Living in a small apartment saves you money on rent and utilities, but moving into one could be a stressful experience. The reason is less space, which won’t fit all the stuff you currently have in your house.
It’s hard to decide what to keep and what to get rid of as well as how to best utilize the available space in a small apartment. But everything can be pulled off with a bit of planning!
Here are some useful ideas to make your move into a smaller apartment a breeze.
1. Make a complete list of your belongings
There is a reason why superstores and factories keep an inventory — it gives you a solid picture of what you own. While businesses use inventory to make further purchases, your aim is to get rid of the clutter.
Walk around your house, take a good look at your belongings, and put them down in a list. It’s helpful to list down bigger and heavier items — like furniture and appliances — separately from smaller ones like cutlery and books.
If the list containing the larger items is too extensive, transporting them safely to your new location might be a problem for you. Consider finding local furniture removalists to avoid damage to your items.
After compiling your belongings list, you’ll have a clear picture of what you can discard. It’s time to start decluttering and get rid of the extras. You can sell, donate, or recycle your clutter depending on its condition.
This could be a daunting task, but involving your partner and kids could cut down the hassle and boredom. Plus, you will get accurate feedback about each item’s usage in the house.
2. Get measurements of your new place
Taking accurate measurements of each room of your new place is very important. In fact, it is better to get a copy of the floor plan and share it with your family to plan how you’ll arrange your items in your new apartment.
With all the measurements at hand, it would be easy for you to figure out what can fit inside the rooms and avoid any surprises on the move-in day. Compare the dimensions of your new place to your furniture and appliances, and find out ways to use the space wisely.
You may have to downsize to smaller beds, couches, and dressers if your new place is considerably smaller than your current residence. Knowing the dimensions of your new apartment will help you plan for this as well.
3. Optimize your outdoor space
Whether it’s a tiny balcony, a small patio, or even the large platform of a fire escape, outdoor space can come in handy when living in a smaller apartment.
Try to reinvent your outdoor space and give yourself enough time to plan it out. Because if it can accommodate your extra sofa or a2-seater dining table, you won’t have to worry about selling your beloved furniture.
Besides, adding furniture to an outdoor space means adding an “extra room” to your small apartment!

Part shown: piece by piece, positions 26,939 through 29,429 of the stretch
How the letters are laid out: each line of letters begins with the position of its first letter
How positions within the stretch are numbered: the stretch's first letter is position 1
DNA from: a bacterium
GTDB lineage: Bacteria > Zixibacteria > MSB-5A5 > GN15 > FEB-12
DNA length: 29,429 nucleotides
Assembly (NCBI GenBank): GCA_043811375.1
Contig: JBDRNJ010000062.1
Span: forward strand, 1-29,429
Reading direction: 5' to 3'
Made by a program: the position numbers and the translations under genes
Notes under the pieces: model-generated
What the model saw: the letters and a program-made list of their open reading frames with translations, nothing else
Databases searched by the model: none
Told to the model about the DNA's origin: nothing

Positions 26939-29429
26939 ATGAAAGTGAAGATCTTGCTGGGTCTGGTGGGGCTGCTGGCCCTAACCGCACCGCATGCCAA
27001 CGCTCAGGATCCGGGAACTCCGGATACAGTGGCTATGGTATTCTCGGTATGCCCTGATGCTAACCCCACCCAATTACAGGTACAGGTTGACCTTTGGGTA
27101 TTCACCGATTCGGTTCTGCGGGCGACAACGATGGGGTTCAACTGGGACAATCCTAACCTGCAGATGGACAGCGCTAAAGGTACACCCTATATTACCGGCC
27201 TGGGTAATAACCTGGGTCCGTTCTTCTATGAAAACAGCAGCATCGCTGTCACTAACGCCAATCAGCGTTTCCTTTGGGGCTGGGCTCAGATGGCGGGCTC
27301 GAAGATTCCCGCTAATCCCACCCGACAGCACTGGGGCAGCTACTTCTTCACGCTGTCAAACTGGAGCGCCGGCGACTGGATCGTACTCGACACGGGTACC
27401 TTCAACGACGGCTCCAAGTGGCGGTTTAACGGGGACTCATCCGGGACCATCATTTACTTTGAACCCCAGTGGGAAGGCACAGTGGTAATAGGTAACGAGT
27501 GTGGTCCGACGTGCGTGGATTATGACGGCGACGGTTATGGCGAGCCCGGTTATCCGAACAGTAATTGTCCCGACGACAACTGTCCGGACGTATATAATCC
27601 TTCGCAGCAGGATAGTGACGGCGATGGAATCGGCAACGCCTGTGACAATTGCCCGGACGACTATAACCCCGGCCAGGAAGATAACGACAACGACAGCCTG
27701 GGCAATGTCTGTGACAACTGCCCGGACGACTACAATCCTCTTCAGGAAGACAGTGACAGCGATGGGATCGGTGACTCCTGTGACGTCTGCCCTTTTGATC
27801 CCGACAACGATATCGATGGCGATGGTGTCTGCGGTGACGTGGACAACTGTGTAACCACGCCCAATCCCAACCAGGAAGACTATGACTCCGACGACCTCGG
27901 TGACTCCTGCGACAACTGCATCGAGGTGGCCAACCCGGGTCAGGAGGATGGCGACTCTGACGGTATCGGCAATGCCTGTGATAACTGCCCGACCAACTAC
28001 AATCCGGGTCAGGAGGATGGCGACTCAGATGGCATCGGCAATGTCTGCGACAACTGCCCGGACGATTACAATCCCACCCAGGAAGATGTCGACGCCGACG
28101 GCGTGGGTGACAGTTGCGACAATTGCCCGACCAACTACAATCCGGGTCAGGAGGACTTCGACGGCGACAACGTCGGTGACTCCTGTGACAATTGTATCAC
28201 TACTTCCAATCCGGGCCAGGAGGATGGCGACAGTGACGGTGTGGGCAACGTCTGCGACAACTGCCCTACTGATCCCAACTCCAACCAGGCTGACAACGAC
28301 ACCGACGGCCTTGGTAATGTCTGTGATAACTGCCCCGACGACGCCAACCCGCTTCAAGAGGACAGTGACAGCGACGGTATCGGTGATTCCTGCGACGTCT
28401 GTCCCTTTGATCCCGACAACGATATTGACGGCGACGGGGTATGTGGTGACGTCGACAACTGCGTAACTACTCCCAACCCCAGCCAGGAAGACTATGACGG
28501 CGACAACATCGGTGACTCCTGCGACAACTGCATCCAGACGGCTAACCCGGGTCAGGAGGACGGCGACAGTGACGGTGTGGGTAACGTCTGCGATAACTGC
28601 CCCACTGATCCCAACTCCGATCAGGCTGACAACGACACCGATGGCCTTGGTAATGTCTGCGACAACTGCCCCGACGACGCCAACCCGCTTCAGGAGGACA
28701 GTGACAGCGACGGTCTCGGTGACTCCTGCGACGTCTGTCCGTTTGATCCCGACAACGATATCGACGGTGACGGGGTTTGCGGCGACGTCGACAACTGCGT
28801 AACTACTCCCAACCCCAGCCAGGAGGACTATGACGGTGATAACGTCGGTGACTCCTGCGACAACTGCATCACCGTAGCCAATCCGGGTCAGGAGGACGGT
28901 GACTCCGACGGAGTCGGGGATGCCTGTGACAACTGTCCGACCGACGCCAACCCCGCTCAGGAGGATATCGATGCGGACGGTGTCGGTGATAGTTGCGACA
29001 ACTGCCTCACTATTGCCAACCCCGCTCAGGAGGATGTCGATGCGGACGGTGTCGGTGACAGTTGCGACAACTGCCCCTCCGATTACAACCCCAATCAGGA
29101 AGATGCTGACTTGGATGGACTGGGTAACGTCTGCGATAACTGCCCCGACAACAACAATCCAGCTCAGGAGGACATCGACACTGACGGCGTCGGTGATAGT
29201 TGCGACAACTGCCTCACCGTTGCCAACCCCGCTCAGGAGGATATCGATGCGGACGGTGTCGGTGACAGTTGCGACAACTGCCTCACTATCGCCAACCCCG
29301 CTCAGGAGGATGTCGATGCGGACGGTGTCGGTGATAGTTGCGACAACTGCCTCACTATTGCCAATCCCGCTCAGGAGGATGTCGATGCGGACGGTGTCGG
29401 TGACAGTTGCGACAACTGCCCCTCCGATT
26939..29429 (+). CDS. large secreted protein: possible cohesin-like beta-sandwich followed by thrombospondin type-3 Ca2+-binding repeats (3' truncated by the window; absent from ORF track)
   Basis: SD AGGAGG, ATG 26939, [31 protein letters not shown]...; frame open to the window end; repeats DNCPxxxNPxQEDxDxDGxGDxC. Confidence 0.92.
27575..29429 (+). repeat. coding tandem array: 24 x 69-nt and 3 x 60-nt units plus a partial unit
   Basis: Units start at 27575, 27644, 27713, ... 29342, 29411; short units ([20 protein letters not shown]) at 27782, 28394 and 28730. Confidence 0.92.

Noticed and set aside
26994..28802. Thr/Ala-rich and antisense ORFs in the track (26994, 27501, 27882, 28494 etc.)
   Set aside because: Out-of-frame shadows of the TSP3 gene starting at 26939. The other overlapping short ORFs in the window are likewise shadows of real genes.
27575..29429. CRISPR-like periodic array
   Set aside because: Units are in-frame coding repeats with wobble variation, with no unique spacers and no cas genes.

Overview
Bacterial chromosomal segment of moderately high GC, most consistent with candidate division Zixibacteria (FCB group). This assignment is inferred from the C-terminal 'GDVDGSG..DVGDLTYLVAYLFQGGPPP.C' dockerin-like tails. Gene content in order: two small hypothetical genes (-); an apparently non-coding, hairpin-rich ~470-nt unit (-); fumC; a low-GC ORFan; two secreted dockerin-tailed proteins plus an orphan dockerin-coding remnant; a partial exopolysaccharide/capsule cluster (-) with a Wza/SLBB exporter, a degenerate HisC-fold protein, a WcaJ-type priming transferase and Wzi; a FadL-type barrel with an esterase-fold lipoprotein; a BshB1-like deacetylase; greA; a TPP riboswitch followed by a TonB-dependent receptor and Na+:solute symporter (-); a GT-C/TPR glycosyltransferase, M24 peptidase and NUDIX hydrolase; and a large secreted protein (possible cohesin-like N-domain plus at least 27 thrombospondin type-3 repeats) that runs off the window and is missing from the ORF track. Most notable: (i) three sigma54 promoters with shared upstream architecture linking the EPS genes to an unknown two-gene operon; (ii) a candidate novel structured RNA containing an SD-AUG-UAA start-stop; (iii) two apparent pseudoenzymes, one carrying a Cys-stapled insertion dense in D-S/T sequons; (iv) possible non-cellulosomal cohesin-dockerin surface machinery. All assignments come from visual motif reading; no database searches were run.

4. Get multi-purpose furniture
When moving into a compact apartment, it’s important that your furniture serves more than one purpose. That means you should invest in furniture that can also function as storage space. For example, rather than a traditional bed, get a storage bed or a sofa bed.
A storage bed is helpful as it acts as both a bed and a storage dresser for your clothes and shoes, eliminating the need for a large cabinet.
5. Use shelves intelligently
When it comes to small space living, no space should be neglected. Observe your new apartment thoroughly and note wide spaces in the hallway, living room, kitchen, or any other areas.
Wide spaces allow you to utilize the walls and fit shelves there. You can keep your extra stuff like décor items or memoirs on the shelves to beautify your place (and save space too).
6. Get started early
To make your move easier, you must get started early. Don’t wait until the last week to list your belongings or downsize your old apartment because rushing these tasks may reap bad results.
You might lose something important while tossing and turning stuff without pre-planning. Or you may not find enough time to sell or repurpose things, forcing you to waste them. More importantly, handling things in urgency might damage or break them.
7. Accept the change and adapt to it
Finally, living in a small apartment has a lot to do with your mindset and lifestyle. You will have to shift your “grand space” user mindset to a compact and minimalistic lifestyle. Only then would you be able to fully adjust your belongings and yourself in your new place.
And don’t forget to focus on the good things — going smaller means easier upkeep and low maintenance costs, and a lot less pressure!
AUTHOR BIO: Chelsea Rogers is an aspiring journalist and marketing student based in Melbourne, Australia. She is passionate about growing her portfolio as a journalist and is particularly interested in social justice reporting. She is an avid music lover and regularly performs at local venues with her band.
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